On a recent Friday afternoon, South Royalton fifth graders trekked from school to the town green for a service project: they were picking up littered cigarette butts. The students fanned out across the green, donning plastic gloves, and collected discarded butts, exclaiming “ewww!” and “I can’t believe how many there are!” as they worked. The clean-up yielded a stunning 788 discarded cigarettes in thirty minutes.
Fortunately for the fifth graders, some of their high school counterparts are working to keep Royalton’s green clean long term. The school’s Students Against Destructive Decisions group (S.A.D.D.) is spear-heading an initiative to ban smoking on the Green and town athletic fields.
During the last two months, S.A.D.D. students have worked with Laurie Smith from Health Connections, to better understand the health effects of second hand smoke and the environmental impact of discarded cigarettes.
S.A.D.D. students unanimously agreed to pursue a no-smoking ordinance to protect the health of children in the community. Group members noted the irony that Royalton currently bans dogs from the town green, (with a sign that reads, “to ensure the health and safety of the public”) while allowing smoking. In addition to studying the issue, students circulated a petition in school and around Royalton asking the Selectboard to enact a no-smoking ordinance.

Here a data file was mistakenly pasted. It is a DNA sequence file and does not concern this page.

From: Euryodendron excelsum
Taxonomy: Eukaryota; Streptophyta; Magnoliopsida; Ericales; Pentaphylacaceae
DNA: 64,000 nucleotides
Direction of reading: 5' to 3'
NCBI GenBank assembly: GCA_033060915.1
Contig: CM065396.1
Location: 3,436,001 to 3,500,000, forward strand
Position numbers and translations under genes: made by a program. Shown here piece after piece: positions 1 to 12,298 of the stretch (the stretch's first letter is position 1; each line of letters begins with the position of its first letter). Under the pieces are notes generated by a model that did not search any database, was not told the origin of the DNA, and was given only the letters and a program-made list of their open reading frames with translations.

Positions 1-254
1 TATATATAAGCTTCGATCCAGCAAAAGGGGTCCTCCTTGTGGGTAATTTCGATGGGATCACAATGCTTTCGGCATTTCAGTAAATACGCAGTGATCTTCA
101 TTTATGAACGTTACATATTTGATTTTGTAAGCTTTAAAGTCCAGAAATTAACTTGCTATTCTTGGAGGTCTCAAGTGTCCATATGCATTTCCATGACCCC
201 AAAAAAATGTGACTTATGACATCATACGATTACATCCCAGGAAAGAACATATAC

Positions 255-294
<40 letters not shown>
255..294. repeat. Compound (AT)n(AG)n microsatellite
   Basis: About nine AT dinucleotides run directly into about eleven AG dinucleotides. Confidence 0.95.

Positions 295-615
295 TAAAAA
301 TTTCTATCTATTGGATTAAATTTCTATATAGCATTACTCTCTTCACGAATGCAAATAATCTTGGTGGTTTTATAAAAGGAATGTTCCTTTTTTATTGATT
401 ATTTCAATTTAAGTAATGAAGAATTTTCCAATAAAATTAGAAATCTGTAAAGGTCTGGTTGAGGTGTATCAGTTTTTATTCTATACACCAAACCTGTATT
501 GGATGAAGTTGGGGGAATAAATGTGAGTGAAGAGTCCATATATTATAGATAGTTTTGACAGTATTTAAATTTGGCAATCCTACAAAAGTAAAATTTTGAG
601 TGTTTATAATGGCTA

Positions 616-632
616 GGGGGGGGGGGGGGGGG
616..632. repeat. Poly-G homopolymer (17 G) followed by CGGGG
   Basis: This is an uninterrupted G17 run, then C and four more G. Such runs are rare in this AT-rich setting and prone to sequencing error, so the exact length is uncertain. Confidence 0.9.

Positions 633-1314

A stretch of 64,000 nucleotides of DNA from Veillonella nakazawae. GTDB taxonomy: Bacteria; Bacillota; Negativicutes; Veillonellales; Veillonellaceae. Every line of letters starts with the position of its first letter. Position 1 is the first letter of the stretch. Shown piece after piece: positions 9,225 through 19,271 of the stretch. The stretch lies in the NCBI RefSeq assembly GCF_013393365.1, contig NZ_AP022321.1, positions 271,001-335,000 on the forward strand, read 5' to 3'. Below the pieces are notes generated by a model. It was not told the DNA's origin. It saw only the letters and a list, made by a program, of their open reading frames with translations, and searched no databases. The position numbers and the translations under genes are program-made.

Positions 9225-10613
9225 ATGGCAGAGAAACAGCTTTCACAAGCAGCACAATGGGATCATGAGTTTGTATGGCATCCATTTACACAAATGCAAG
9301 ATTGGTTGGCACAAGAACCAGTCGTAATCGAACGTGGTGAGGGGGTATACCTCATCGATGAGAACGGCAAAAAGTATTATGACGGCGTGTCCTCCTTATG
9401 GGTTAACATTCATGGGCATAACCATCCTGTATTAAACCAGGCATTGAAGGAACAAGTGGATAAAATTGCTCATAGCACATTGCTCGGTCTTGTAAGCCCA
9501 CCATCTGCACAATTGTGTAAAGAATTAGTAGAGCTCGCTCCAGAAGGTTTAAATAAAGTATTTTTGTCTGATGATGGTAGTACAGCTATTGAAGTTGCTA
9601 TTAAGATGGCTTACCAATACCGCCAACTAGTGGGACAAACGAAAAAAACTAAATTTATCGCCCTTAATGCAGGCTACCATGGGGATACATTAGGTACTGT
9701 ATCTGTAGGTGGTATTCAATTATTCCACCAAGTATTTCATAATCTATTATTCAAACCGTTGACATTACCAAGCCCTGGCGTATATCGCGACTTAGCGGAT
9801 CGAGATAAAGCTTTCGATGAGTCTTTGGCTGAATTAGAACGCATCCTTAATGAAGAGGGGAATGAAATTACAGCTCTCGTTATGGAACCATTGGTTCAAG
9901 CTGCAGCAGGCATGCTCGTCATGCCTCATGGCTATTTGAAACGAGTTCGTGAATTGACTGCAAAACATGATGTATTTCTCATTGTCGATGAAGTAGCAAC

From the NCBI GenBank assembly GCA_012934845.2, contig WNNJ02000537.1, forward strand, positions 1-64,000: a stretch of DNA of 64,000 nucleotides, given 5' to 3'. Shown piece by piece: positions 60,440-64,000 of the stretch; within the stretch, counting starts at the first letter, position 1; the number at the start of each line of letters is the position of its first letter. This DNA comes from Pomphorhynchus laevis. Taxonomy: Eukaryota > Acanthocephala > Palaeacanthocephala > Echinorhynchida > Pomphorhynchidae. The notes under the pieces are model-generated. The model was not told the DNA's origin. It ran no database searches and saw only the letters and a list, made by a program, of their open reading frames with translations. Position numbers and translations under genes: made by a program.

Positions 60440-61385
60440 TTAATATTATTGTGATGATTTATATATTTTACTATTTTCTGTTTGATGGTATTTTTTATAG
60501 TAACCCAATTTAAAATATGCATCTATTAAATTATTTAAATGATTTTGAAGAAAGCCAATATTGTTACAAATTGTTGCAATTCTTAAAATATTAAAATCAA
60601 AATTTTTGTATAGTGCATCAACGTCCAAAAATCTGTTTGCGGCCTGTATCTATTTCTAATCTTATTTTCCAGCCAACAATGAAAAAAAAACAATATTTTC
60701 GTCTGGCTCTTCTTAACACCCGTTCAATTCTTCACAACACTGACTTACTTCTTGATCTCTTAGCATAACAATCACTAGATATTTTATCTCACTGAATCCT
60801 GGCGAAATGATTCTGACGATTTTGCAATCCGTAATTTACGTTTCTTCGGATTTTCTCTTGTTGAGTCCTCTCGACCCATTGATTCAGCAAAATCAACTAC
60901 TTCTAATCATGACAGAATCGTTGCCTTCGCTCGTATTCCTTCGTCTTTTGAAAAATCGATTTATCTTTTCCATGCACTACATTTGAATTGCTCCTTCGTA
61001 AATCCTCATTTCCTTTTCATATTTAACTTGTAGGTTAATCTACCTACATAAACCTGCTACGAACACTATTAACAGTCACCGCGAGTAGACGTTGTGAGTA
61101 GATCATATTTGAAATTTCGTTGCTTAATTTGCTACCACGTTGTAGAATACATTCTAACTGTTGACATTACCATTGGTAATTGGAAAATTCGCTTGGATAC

The S.A.D.D. initiative culminated in a presentation to Royalton’s Selectboard on April 12th. Students shared a power point highlighting key facts about second hand smoke. They noted that more than two million people have died as a result of second hand smoke since 1964.
Students also pointed out that children are especially vulnerable to second hand smoke and can develop asthma, ear infections, and even Sudden Infant Death Syndrome from exposure to the thousands of chemicals in smoke.
In short, S.A.D.D. member Cameron Kimball explained, “there is no safe amount of second hand smoke.”
At the end of the S.A.D.D. presentation, South Royalton fifth graders shared the three jars full of cigarette butts their class collected and asked the Selectboard to seriously consider the S.A.D.D. proposal to enact a no-smoking ordinance on the green and town fields. Selectboard members praised all their students for their efforts and promised to hold a discussion about the ordinance at a future meeting.
– Laurie Smith
This post also was published as an article in the Randolph Herald on April 21, 2016 – http://bit.ly/1SSfjck